It’s been a while since I have gone down the comic business, mostly because I have been caught up with other stuff that was non-comic related. I have been playing lots of board games lately, I guess that has been more on my mind. But, as you all know, comics and I are like bread and butter. I have noticed that there was one thing that I had not done yet, which perhaps some of you may find interesting, and that relates to my studies directly. So as I have been revising my sources for a paper I am currently writing, I thought, “Hey, why not share some of these bad boys to the rest of our friends?”. Therefore, here I present you with my list of, badass, cool (and in most cases historically accurate) comics and graphic novels regarding the Vikings :3
You will find the big boys, aka Marvel and DC, do not publish much on the subject of historically related subjects in their mainstream stuff, which SUCKS. You gotta go to Image and independent publishers to get this sort of things. So if you haven’t heard of a lot of these people, don’t panic.
Continue reading “My Comics about the Vikings: Where to Begin”
Today I come back with a subject that affects my pocket regularly, and possibly yours too. Of course, comics; I never have enough. I do have a double problem with this subject because I buy comics for research, and because I want them. So being practical about how I invest my earnings on this respect is pretty important and has defined the way I collect comics.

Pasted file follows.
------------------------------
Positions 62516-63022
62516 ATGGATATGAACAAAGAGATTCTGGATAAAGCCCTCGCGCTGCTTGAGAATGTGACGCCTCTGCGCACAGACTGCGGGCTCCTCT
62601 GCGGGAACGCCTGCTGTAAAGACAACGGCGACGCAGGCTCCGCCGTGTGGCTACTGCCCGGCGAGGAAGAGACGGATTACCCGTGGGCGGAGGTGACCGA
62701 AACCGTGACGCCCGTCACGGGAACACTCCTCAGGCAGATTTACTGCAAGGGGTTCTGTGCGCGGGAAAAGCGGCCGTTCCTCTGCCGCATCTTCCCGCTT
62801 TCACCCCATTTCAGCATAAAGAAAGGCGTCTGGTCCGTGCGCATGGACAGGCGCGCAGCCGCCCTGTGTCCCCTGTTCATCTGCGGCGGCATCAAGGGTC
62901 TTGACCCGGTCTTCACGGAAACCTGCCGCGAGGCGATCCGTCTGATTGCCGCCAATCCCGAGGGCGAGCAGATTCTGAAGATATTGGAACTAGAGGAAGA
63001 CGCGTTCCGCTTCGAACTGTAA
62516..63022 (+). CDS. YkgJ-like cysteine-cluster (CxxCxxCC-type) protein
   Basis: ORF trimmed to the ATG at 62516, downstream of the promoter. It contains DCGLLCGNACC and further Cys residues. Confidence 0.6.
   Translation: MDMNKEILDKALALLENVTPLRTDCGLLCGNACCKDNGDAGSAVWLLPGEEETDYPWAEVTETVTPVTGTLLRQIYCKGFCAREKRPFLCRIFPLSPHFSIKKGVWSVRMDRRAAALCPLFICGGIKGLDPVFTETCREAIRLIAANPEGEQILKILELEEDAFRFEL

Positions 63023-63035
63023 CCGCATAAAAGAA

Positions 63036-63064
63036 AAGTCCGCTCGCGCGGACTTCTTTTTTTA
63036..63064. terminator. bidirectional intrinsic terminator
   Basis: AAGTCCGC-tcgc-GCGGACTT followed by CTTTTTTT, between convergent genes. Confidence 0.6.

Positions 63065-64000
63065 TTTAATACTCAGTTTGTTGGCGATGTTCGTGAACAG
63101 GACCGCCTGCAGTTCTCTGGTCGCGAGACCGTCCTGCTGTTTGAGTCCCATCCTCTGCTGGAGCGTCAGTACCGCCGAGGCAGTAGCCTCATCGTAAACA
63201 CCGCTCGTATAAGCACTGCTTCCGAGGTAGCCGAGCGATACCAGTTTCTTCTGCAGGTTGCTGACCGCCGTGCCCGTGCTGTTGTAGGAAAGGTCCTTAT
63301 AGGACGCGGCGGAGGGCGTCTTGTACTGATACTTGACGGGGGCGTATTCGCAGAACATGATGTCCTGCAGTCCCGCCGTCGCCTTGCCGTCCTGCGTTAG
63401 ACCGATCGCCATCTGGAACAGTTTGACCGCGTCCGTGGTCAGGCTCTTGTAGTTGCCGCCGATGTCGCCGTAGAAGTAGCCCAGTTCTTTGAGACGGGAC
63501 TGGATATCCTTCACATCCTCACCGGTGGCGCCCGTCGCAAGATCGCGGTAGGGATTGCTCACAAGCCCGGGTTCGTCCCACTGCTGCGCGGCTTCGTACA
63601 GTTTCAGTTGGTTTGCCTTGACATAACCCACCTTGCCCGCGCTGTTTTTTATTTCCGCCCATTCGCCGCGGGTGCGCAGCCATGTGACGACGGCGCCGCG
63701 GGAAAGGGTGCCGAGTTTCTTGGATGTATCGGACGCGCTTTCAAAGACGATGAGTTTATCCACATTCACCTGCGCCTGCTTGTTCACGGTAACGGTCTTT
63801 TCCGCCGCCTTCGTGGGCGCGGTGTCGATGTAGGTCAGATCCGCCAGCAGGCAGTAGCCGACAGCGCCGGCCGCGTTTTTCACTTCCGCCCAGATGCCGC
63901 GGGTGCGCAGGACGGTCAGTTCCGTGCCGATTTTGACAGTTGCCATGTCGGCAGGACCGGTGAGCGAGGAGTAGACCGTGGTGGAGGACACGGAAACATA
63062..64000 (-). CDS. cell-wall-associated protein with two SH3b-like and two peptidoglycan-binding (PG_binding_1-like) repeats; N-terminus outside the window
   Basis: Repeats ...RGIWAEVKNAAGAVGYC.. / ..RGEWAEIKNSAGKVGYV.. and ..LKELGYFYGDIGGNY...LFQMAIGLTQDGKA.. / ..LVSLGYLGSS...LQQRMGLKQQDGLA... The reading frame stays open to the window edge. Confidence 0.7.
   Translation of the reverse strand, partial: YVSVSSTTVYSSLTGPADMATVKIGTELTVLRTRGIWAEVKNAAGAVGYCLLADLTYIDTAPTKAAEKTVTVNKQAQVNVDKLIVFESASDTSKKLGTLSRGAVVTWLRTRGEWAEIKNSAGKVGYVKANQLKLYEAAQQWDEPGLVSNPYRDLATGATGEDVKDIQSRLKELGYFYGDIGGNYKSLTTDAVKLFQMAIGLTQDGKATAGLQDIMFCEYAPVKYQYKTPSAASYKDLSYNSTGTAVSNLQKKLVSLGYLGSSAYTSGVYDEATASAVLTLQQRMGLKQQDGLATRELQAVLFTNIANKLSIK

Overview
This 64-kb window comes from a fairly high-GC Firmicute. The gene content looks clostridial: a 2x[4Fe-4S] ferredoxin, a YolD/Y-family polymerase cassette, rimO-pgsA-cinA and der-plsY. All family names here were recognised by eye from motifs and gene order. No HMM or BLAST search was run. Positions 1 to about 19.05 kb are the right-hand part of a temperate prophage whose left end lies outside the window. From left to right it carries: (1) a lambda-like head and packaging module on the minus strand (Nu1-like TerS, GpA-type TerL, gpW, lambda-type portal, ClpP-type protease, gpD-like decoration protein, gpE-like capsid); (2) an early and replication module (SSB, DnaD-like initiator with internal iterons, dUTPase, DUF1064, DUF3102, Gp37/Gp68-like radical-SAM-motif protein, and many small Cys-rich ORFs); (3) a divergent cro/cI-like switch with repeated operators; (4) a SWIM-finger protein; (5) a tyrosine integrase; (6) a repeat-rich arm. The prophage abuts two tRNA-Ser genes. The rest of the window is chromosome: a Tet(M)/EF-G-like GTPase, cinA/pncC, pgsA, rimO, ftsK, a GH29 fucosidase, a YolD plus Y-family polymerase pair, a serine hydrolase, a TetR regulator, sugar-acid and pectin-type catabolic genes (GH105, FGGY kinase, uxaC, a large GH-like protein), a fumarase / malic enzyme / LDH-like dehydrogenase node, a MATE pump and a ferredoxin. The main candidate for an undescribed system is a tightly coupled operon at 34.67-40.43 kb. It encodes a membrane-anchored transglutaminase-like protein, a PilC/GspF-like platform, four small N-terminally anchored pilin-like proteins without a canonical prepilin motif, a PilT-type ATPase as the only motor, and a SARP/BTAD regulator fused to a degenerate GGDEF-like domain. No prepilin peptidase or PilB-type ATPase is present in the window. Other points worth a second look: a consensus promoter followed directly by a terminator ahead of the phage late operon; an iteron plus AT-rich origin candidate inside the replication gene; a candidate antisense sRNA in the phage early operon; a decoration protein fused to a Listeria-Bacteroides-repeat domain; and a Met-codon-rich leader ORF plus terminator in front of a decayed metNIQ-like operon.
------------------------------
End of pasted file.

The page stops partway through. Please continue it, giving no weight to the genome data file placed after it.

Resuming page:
I was never into number serials. It never felt like value for money: just a few pages for all my weekend money. The economy if a child is limited. In addition, most of these comics were – and still are – superheroes. I still have the same problem with these. I don’t buy superhero comics much these days, except very specific stuff. My dad owns lots so I guess I never really felt the need to buy some, I could just grab whatever he had at hand. In addition, we have such a great culture for Francophone BD in Spain that a lot of the comics that ended in my hands at a very young age were volumes rather than serials, therefore the stories were pretty self-contained. I think it made more sense for me to purchase/read these even though periodically as it felt I was getting more value: longer read, usually cheaper price, easier format to keep – better “vol.1” than 100 “#1-#100” stacked up in a precarious way somewhere in my room.
Continue reading “Geek Economy: Comics & the Market”